I passed on my blog to Kitty Drexel when I realized that I could no longer deny my desire to create a theatre company. Long Island City, one of the major residences of New York based theatre people, is becoming an economical alternative for theatrical productions. I was born in New Jersey, so it was only a matter of time before I inched my way back to the area. I want to give artists and audiences the opportunity to be a part of quality theatre, regardless of income. I am trying to do what Whistler in the Dark has done for Boston to the Queens area.
Swiftly Tilting Theatre Project is an artist community that will work towards bringing artists and audiences together while allowing us all to not be crushed by hard economic times.
Please watch the video and even the smallest pledge to the Kickstarter will help my dream become a reality.
Rich scene painting, solid theatre. Bravi tutti! PHOTO CREDIT – Richard Termine
My sincere apologies to the cast and crew of Siti Company and ArtsEmerson. This review is late because of the traumatic events of Friday, April 19. In my own personal turmoil, I was unable to write your review. I humbly beg your pardon!
presented by ArtsEmerson
adapted by Jocelyn Clarke from Trojan Women (After Euripides)
directed by Anne Bogart
created and performed by Siti Company
Original music composed and performed by the insanely talented Christian Frederickson
(Boston) The bodies of women are the casualties of wars. Even today in places such as The (Republic of) Congo, Uganda, Afghanistan, Syria, Steubenville and even late night in Harvard Square, women are held responsible for the violent decisions of men eager to wield their entitlement in public arenas. There is a political war in The Congo and every Spring there is a war against women on the streets. In any situation, women are blamed for the violence. Excuses range from acting in ways unbefitting a lady or luring men with our bodies. In reality, it is the perpetrators who are to blame. Rape, like other acts of violence, is never about sexuality; it is always about power. In Siti Company’s production of Trojan Women, this is still true. Continue reading →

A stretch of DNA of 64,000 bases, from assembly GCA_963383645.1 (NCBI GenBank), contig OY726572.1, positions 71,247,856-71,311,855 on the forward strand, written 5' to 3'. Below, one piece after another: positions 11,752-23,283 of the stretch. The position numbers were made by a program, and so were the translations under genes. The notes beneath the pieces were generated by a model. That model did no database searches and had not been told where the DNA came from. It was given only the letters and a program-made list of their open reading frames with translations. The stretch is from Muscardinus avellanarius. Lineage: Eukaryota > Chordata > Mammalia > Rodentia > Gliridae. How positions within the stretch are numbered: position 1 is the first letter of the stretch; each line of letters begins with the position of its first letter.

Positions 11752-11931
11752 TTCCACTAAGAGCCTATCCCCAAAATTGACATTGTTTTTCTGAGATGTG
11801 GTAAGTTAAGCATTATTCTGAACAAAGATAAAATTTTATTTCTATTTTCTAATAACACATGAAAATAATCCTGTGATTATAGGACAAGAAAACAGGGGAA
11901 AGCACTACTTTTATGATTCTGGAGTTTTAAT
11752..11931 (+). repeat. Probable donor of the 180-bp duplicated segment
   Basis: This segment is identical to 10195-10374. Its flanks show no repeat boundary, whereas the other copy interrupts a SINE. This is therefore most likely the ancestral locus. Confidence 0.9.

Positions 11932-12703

Melanie Garber has a dancer’s sensibility of direction with Heart & Dagger Productions’ A Dream Play, but this is not a surprise. She has shown this intricate direction in Actor’s Shakespeare Project’s Medea, Fresh Ink Theatre Company’s Priscilla Dreams The Answer, and Heart & Dagger’s Crave. Not only does Ms. Garber make words come alive, but she also brings life to words. From the initial moments of each of the productions, she chooses specific, distinct movements that create the environment of the play. Continue reading →
(Boston, MA) The end of war is something that is looked on as a celebratory event. Images of servicemen returning home, country’s flags being raised, and a collective sigh of relief from the population are the usual symbols that are associated with victory. There is however always a losing side in a war who must deal with a devastated homeland, a shamed or exterminated army, and the loss of everything their civilization was or could ever be. Continue reading →
(Cambridge, MA) No one who watches Court TV or Law and Order can deny the pull of a good crime drama. Even those who pretend to be indifferent or opposed to crime drama cannot help being drawn in (and for those who are still pretending that they don’t care, wasn’t that you who tweeted about the Casey Anthony trial all of those times?). What may surprise audiences of Medea is that society hasn’t changed much in 4000 years. Actors’ Shakespeare Project brings to life a Greek drama that examines the dark impulses and desires that haunt not only the “cultured” audiences from Greece’s Golden Age, but also the dark realities of our own society.
Before the play even starts, the audience is surrounded by an air of mystery and foreboding. Continue reading →